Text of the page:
Inspiration > A Kitchen of His Own
As a commercial builder, Tim Long knows the ins and outs of construction. When he and his wife, Maggie, built their third home in 2006, he knew what he wanted–and how to build it.
“I’ve never wanted [another builder] to build my homes,” says Tim, executive vice president of Meridian Construction in Gilford. Accustomed to managing multimillion-dollar commercial building projects, Tim applied the same attention to detail when planning his Bedford home, particularly the kitchen. The Longs wanted their kitchen to be the social center for their family of four–with casual and formal dining, living and family areas easily accessible for entertaining.
The Longs worked with Laconia architect Peter Stewart of Stewart Associates Architects LLC to design their home. Starting with photos of existing homes that the Longs liked, Stewart developed an overall plan. However, when it came to determining the kitchen’s layout, Tim took the project into his hands. “We did a diagram of the kitchen and laid it out, but Tim did the detailing,” says Stewart.
“I spent a lot of hours thinking about what made sense,” Tim says. “Being a commercial contractor, I believe that [high-end] home construction is like a commercial job because of the complexities of infrastructure, like plumbing and different systems.”
An Island Focus
The Longs’ kitchen revolves around a large, African granite-topped island. The spacious, black-and-gold island has two functions: food preparation and eating space. Three padded bar stools at one end offer cozy seating for informal meals and provide the Longs’ two teenage children with space for homework or chatting with their parents. (Maggie, global director of quality for Osram Sylvania, travels frequently but she and Tim make it a priority to cook for the family when they’re home together.) A small sink opposite the sitting area allows for vegetables to be prepared separately from meat. An informal dining area off the kitchen offers additional dining options, and separates the kitchen from a spacious living room and entertainment area.
An arresting feature in the kitchen is the professional-grade stove, an Aga Legacy. Brick-red with six burners, the stove features four cooking compartments–including a convection broiler as well as a warming oven for baking breads and cookies (the Longs use a Thermador® built-in combo microwave and oven for most of their broiling and baking). Sliding shelves next to the stove keep spices in easy reach.
Above the stove is a custom-made commercial exhaust hood. “We have ten-foot ceilings, and I wanted something that would be the kitchen’s focal point,” Tim says. He worked with Lucien Soucy of GAM Woodwork to build the wooden hood and, to give it the appearance of stone, sealed the hood with auto-body bonder. This created a hard surface, impervious to steam and heat.
The countertop running along the kitchen wall offers plenty of room for food preparation. Pots and pans are contained in slide-out shelves underneath, and all drawers have anti-slam fixtures to prevent stuck fingers.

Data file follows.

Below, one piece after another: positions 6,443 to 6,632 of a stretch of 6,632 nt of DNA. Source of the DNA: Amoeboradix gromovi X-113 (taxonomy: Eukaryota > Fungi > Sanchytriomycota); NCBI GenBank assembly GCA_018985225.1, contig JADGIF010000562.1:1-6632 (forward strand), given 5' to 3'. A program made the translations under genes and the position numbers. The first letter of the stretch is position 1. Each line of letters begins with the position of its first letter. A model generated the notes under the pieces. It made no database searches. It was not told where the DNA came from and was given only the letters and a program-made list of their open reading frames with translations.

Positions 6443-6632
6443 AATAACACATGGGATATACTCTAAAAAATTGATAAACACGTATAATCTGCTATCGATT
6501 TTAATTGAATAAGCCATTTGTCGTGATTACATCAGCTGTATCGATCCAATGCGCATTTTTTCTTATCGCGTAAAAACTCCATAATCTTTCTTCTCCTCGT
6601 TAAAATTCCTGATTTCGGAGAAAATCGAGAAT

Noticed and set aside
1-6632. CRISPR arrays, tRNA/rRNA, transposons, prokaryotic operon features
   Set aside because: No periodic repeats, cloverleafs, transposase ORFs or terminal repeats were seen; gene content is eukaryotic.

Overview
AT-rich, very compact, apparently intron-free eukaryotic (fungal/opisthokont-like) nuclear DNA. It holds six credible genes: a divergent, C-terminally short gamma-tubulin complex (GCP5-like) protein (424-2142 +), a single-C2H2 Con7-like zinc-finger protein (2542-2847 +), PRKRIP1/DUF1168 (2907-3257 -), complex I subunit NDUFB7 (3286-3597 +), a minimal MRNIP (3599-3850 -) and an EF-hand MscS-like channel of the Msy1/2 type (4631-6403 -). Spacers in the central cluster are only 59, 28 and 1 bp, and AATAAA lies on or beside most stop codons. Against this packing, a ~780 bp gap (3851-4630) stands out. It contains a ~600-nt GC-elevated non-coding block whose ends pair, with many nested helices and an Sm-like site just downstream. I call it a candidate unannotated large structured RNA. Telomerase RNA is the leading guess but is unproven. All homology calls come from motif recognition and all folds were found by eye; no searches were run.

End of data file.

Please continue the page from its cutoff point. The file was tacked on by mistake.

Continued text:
An appliance “garage” conveniently hides the coffee pot and other items typically cluttering countertops. Tim had outlets installed on the sides of the island so that appliance cords wouldn’t drag between the counter and the island. The Miele dishwasher also is located in the island, across from the larger kitchen sink, making it easy to do dishes. Other amenities include a wall-mounted, flatscreen TV and a music system, wired throughout the Longs’ house.
The kitchen and vegetable sinks are made of MoenStone, a granite composite material. The surface, created by Moen, withstands heat, cracking and staining. “You can drag pots and pans across the bottom, and it doesn’t scratch,” Tim says. “It’s extremely hard material and simulates stone.” Hot pots and pans can go directly from the stove into the sink, without damaging its surface.
The kitchen’s warm, neutral colors are reflected in the honey-colored custom cabinetry by KraftMaid® throughout the kitchen–even the Sub-Zero refrigerator is masked by a cabinet. One wall in the kitchen, lined with built-in cabinets and a smaller countertop, is curved. Instead of building curved cabinets, Tim used straight cabinet boxes, segmenting them and shaping the backs to fit the wall.
Lighting the Way
The kitchen’s warmth is reflected in its many windows, which let in natural light and enable the family to look outside to the back yard, which blooms with mountain laurels in the spring and is home to deer and fox in the winter. A smaller window, which opens onto the Longs’ screened porch, stays open during outdoor entertaining to pass food back and forth.
With his Bedford home complete, Tim plans to move his business into residential construction. “Many of the tradespeople who worked on my house asked, ‘Why aren’t you doing this?’” says Tim. “I thought then perhaps I should tap into this market.” In the meantime, the Longs are enjoying their home, particularly their familyfriendly kitchen.